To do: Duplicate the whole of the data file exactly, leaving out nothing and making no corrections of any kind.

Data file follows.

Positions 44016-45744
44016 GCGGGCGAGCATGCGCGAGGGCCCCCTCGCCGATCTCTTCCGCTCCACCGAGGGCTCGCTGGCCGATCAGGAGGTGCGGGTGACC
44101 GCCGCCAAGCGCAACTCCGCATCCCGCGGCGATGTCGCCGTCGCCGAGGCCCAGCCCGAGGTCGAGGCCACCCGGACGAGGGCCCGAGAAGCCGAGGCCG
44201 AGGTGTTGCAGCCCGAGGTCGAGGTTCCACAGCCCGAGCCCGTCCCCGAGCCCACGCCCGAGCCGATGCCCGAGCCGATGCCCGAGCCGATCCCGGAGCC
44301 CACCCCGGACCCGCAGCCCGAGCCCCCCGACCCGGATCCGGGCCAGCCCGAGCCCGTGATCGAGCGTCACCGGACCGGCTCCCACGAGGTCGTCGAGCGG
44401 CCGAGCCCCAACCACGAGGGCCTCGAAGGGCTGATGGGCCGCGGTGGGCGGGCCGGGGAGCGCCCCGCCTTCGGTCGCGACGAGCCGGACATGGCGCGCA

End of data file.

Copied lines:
Positions 44016-45744
44016 GCGGGCGAGCATGCGCGAGGGCCCCCTCGCCGATCTCTTCCGCTCCACCGAGGGCTCGCTGGCCGATCAGGAGGTGCGGGTGACC
44101 GCCGCCAAGCGCAACTCCGCATCCCGCGGCGATGTCGCCGTCGCCGAGGCCCAGCCCGAGGTCGAGGCCACCCGGACGAGGGCCCGAGAAGCCGAGGCCG
44201 AGGTGTTGCAGCCCGAGGTCGAGGTTCCACAGCCCGAGCCCGTCCCCGAGCCCACGCCCGAGCCGATGCCCGAGCCGATGCCCGAGCCGATCCCGGAGCC
44301 CACCCCGGACCCGCAGCCCGAGCCCCCCGACCCGGATCCGGGCCAGCCCGAGCCCGTGATCGAGCGTCACCGGACCGGCTCCCACGAGGTCGTCGAGCGG
44401 CCGAGCCCCAACCACGAGGGCCTCGAAGGGCTGATGGGCCGCGGTGGGCGGGCCGGGGAGCGCCCCGCCTTCGGTCGCGACGAGCCGGACATGGCGCGCA